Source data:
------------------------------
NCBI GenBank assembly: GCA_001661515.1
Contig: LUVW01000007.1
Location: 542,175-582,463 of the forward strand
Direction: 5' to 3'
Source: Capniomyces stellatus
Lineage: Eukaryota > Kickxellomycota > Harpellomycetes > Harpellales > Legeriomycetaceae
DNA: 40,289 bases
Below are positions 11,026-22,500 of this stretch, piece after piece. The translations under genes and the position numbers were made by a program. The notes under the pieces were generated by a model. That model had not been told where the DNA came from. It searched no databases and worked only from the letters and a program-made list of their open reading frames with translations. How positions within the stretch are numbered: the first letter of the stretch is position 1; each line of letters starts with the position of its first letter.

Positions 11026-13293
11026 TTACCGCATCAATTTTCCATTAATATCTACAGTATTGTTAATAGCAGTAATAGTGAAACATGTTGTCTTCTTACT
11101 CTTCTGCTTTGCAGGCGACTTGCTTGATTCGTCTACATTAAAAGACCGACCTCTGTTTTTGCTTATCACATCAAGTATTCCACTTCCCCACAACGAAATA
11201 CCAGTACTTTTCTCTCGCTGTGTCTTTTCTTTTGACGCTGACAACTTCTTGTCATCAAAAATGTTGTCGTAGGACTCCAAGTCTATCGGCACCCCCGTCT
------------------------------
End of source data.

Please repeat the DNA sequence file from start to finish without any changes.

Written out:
NCBI GenBank assembly: GCA_001661515.1
Contig: LUVW01000007.1
Location: 542,175-582,463 of the forward strand
Direction: 5' to 3'
Source: Capniomyces stellatus
Lineage: Eukaryota > Kickxellomycota > Harpellomycetes > Harpellales > Legeriomycetaceae
DNA: 40,289 bases
Below are positions 11,026-22,500 of this stretch, piece after piece. The translations under genes and the position numbers were made by a program. The notes under the pieces were generated by a model. That model had not been told where the DNA came from. It searched no databases and worked only from the letters and a program-made list of their open reading frames with translations. How positions within the stretch are numbered: the first letter of the stretch is position 1; each line of letters starts with the position of its first letter.

Positions 11026-13293
11026 TTACCGCATCAATTTTCCATTAATATCTACAGTATTGTTAATAGCAGTAATAGTGAAACATGTTGTCTTCTTACT
11101 CTTCTGCTTTGCAGGCGACTTGCTTGATTCGTCTACATTAAAAGACCGACCTCTGTTTTTGCTTATCACATCAAGTATTCCACTTCCCCACAACGAAATA
11201 CCAGTACTTTTCTCTCGCTGTGTCTTTTCTTTTGACGCTGACAACTTCTTGTCATCAAAAATGTTGTCGTAGGACTCCAAGTCTATCGGCACCCCCGTCT